stands back in the corner so as not to draw
attention to itself as it illuminates others,
makes them glow with its own donated radiance.
If you were watching a film about the lamp,
you would be moved to shed a tear for its
humility, its selfless service to others,
the lack of thanks and credit it gets
for the glory it lends to others.
As it is you are likely, if you think about it
at all, to notice that it is a bit ugly,
could certainly be replaced.
that exotic coconut fish of the candy counter
and the bakery window; how it swims through
our dreams. How we crave the sweetness of it
on winter afternoons, dipped in chocolate at a café
or on a rainy autumn evening
in front of the television. Its proprietary genius
is to strike a paradoxical balance between the exotic and the familiar,
hinting of a tropical wildness that does not become unruly,
somehow simultaneously exciting and comforting.
You will find the macaroon strangely endearing; its sweetness
will slip beneath your defenses to become your heart's
companion, always there for you, so easy
to trust and to rely upon. To say that it is only
a cookie is to say the Sistine Chapel
is only a room in a church,
Shakespeare's sonnets a collection of mash notes,
Lassie a mere trained dog. You may fail to appreciate
the virtues of the macaroon, I suppose, but if you are
such a philistine I suggest you do not
announce it in my presence, or I may be forced
to defend the honor of the macaroon. Then again,
perhaps it is well to remember
that separation from the macaroon is its own
terrible punishment, and those who inflict
such a fate on themselves deserve mainly
Raisins? Do not speak to me
of raisins. The raisin is a bad joke,
an affront. If you want to know what
it is, I will tell you: A raisin is nothing
but a prune made out of a grape.
It exists mainly to spoil
oatmeal cookies. Enough.
We should talk about
something else, before I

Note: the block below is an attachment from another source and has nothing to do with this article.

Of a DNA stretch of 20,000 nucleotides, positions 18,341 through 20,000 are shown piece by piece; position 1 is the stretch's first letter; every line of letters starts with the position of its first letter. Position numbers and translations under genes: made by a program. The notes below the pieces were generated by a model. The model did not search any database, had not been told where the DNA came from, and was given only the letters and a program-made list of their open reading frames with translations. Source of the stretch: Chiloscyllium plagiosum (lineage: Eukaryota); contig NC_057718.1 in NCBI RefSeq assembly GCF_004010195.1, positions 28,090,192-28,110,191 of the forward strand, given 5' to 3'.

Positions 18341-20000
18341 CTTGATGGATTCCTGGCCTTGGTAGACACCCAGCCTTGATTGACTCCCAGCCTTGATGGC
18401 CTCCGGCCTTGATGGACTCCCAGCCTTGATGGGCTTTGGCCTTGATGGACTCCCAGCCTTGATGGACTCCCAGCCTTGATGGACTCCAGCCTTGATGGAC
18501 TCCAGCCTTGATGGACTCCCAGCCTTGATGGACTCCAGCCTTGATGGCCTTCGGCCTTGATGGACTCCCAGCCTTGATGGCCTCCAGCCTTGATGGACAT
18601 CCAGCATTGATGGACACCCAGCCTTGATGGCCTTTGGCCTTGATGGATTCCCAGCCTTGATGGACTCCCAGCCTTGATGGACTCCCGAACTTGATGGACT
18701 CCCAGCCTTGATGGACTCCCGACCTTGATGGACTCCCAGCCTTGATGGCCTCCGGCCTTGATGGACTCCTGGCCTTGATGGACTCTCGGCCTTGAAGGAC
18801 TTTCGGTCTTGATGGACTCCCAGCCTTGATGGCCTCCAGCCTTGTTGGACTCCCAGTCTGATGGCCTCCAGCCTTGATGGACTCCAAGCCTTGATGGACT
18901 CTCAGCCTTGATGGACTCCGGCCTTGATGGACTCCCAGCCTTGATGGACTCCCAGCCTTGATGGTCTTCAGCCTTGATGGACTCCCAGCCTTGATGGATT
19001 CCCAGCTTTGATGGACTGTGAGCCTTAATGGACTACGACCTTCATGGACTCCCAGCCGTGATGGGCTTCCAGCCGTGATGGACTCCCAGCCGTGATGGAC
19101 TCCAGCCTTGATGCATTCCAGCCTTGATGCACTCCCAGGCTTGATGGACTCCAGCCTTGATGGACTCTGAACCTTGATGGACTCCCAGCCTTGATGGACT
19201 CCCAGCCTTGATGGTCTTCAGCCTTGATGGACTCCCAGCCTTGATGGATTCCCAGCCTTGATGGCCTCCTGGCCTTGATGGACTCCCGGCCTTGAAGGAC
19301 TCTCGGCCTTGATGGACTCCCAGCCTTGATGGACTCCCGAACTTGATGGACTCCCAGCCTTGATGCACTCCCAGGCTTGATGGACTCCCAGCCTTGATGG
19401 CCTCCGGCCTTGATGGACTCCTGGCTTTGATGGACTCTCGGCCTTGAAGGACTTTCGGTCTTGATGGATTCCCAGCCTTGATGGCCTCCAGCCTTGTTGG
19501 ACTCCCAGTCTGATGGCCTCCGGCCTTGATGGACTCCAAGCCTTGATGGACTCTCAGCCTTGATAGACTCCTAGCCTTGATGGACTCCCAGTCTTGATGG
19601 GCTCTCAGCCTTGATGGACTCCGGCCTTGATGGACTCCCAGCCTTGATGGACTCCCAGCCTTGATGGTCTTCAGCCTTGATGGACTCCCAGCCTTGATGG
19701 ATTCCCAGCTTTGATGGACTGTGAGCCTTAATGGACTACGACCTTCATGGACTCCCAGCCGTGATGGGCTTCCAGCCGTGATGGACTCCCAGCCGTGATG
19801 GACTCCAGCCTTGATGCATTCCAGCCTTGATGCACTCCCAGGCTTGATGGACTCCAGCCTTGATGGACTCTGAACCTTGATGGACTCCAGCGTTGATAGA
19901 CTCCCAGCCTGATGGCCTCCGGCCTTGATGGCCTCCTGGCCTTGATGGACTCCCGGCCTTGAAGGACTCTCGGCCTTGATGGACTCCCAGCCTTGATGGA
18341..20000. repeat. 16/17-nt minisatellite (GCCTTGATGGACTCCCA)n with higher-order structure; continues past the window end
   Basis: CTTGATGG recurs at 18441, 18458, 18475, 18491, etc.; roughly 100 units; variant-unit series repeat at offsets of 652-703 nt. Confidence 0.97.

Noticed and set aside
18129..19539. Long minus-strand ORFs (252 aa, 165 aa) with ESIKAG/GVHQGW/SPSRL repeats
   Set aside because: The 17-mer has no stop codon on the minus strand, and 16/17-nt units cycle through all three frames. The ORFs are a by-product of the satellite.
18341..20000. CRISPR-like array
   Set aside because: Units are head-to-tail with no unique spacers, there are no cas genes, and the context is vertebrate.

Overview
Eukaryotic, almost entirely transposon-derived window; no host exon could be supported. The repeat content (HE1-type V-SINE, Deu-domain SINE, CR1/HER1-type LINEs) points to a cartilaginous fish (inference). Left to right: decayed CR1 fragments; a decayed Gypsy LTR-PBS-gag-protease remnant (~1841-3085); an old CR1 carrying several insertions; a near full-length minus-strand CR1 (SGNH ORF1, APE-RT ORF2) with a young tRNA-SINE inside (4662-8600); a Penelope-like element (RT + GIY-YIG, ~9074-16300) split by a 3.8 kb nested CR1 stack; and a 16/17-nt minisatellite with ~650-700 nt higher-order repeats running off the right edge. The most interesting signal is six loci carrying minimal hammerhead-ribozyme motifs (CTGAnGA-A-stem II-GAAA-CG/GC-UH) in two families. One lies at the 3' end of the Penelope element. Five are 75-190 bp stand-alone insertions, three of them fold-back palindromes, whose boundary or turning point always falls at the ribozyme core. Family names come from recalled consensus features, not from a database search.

get too angry.
No one can properly articulate
the sadness of the tea kettle.
The anaconda must unhinge its jaw
in order to devour a human whole;
the trousers need only a top button undone
and a zipper pulled down (unless the human
has recently gained some weight). But
a pair of trousers can never swallow more than
half a person; for the rest of the day
it walks around with its breakfast
hanging out of its mouth. Fortunately,
no one notices. The trousers' strategy
has been successfully adopted by a variety
of other creatures, including corporations
and political parties: If you must devour
your prey in public, try to make it look
as if you are performing a valuable service
The violin and its more domestic
cousin, the fiddle, are nearly
indistinguishable, except that the fiddle
is generally in a better mood. They are kept
as pets by both the cultured and the bucolic.
The singing of the
violin can lure monsters into your
parlor, and calm their madness:
but do not get so cozy with them
as to offer a cigar.
Wednesday is generally innocuous
and docile, though somewhat given
to moodiness and melancholy. However, if
you annoy Wednesday to the point where it becomes
seriously ruffled, it will surprise you with its capacity
for violence and outré behavior. In general,
Wednesday should be given a wide berth
and not provoked.
The x-ray is a speed-of-light
peeping tom. It seeks
only to learn your secrets,
and then it abandons
you, as if the blinding flash
of intimacy you shared
were nothing to it.
It penetrates your flesh easily, too
easily, and in an instant it knows
more about you than
you know about yourself:
what your skeleton looks like
under your skin, where the fracture
lies, what's developing
inside your lungs. This radioactive
intimacy can't last long,
and the x-ray is gone from your life
almost the very moment
it has you all figured out.
And the only evidence of its
voyeuristic passage through your life
is the information it leaves behind,
the fact that you're a little wiser now.
© 2002 Dave Awl
Dave Awl notes:
Immense Buddha Under Fire was written after the Taliban's destruction of the Bamiyan Buddha statues in early 2001.
Bestiary, as published in What the Sea Means, is a suite of 31 short poems arranged alphabetically by title. This excerpt includes 12 of them.
I Am the Man Vermeer Painted Over was written shortly after visiting the Metropolitan Museum of Art in New York, in summer of 1995, and seeing the painting A Girl Asleep (also variously called A Maid Asleep, A Sleeping Young Woman, and A Drunken Sleeping Maid at a Table). A placard on the wall next to the painting said that radiographs had revealed the figure of man standing "framed in the doorway," and subsequently painted over. At the time I'm writing this note, in June 2002, the museum's Web site says that there's a painted-over dog in the doorway, and the painted-over man is "in the background." Not sure if he's in the doorway, too, or not. Regardless, he's there somewhere. Someday I'll have to write a sequel from the perspective of the dog. ("Where Are the Table Scraps Vermeer Painted Over?")